NAHA, Okinawa — U.S. Ambassador Caroline Kennedy met with Okinawa Gov. Hirokazu Nakaima on Wednesday and said she hopes to maintain the recent momentum toward a new American military footprint on the island.
The ambassador avoided direct mention of Marine Corps Air Station Futenma during the meeting. But her first trip to Okinawa as ambassador this week was widely seen as a show of support for the governor, who in December approved the construction of a new U.S. airfield on the island to replace MCAS Futenma.
Kennedy is popular among the Japanese because of her father, the late President John F. Kennedy, and the visit raised hopes among U.S. base opponents that she may be swayed by their cause. Island newspapers directed editorials to Kennedy that recounted the island’s past under American occupation, and anti-military protests were held near the governor’s office in Naha.
But the U.S. has lauded Nakaima’s approval of the Futenma relocation. Military leaders say the decision will allow progress toward moving aircraft out of an urban area of Okinawa and shifting thousands more Marines to Guam, Hawaii and elsewhere in the Pacific.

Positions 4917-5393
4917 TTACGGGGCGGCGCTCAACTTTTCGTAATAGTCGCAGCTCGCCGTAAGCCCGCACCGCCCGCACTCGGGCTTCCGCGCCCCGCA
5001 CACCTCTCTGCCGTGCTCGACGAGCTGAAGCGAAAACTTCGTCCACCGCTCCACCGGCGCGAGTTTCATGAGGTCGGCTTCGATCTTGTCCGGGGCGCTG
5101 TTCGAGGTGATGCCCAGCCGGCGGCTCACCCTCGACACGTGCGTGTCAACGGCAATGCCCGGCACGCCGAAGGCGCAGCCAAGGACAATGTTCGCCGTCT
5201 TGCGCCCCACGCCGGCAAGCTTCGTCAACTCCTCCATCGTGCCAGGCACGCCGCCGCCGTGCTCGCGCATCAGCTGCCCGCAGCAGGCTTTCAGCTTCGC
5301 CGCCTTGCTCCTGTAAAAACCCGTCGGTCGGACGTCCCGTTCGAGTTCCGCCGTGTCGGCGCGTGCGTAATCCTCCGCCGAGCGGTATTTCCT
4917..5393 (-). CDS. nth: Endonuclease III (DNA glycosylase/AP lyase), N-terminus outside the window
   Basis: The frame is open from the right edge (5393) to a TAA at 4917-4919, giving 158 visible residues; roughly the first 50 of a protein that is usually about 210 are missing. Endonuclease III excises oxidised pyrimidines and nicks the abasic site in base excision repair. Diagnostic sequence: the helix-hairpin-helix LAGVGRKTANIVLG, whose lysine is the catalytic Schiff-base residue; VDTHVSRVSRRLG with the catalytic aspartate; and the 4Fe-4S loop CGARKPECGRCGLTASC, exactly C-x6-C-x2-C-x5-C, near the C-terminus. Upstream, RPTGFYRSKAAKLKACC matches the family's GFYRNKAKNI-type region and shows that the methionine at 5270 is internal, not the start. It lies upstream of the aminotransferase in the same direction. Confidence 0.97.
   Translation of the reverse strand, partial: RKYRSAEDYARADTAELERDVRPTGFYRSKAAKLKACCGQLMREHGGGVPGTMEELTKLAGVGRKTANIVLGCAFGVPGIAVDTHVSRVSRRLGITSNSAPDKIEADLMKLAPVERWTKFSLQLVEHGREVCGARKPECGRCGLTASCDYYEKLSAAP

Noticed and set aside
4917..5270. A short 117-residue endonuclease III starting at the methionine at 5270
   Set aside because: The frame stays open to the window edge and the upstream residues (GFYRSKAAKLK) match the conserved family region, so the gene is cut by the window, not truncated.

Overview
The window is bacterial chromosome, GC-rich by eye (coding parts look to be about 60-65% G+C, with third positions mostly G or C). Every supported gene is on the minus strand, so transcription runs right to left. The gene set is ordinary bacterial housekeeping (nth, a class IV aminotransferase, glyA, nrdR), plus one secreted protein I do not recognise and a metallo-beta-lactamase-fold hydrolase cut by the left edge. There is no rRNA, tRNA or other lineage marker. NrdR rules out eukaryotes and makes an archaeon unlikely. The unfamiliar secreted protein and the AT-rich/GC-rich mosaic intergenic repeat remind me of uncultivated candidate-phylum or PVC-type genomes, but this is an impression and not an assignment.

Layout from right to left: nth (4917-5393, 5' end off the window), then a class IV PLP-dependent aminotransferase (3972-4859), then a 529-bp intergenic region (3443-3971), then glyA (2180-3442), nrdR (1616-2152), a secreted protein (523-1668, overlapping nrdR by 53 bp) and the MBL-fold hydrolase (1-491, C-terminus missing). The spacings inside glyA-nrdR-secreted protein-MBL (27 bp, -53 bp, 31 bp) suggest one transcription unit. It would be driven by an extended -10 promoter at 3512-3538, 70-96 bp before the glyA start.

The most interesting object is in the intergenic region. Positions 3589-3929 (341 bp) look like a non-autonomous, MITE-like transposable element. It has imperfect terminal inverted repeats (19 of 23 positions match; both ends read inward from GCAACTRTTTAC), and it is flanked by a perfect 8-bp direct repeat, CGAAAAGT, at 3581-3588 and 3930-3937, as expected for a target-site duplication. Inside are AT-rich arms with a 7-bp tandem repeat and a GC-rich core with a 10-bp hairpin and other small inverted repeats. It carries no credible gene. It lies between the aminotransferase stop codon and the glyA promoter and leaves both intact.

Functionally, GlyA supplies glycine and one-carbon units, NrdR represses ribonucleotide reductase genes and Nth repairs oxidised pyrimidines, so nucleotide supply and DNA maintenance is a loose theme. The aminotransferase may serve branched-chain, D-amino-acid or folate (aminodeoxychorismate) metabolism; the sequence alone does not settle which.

As part of the recent progress on Okinawa, the ambassador said the U.S. and Japan began negotiations this week on reforming the 1950s-era environmental treaty guidelines that govern American forces in the country.
The U.S.-Japan status-of-forces agreement sets rules for American troops in Japan but does not require any U.S. cleanup of pollution when military base land is vacated.
Tokyo and Washington had promised to revisit the environmental rules when Nakaima was weighing whether to approve the Futenma transfer. The changes could allow Okinawa to perform assessments of military base land before it is vacated and returned to local control.
“I think it is very good the environmental negotiations are starting today while we are here,” Kennedy told Nakaima through a translator.
It was not their first meeting, and the two greeted each other warmly before trading signed baseballs. Kennedy also presented Nakaima with a framed copy of a visa request made by her father, who once came to the island for emergency medical care during a congressional trip to the Far East in 1951.
The congressman and future president was treated at an Army hospital on the island.
“They thought he might die, and his life was saved on Okinawa,” said Kennedy, who had the visa request sent from the president’s library in Boston.
The ambassador was also scheduled Wednesday to visit an Okinawa high school and Shuri castle, the seat of power for the bygone Ryukyu Kingdom.
Stars and Stripes reporter Chiyomi Sumida contributed to this story.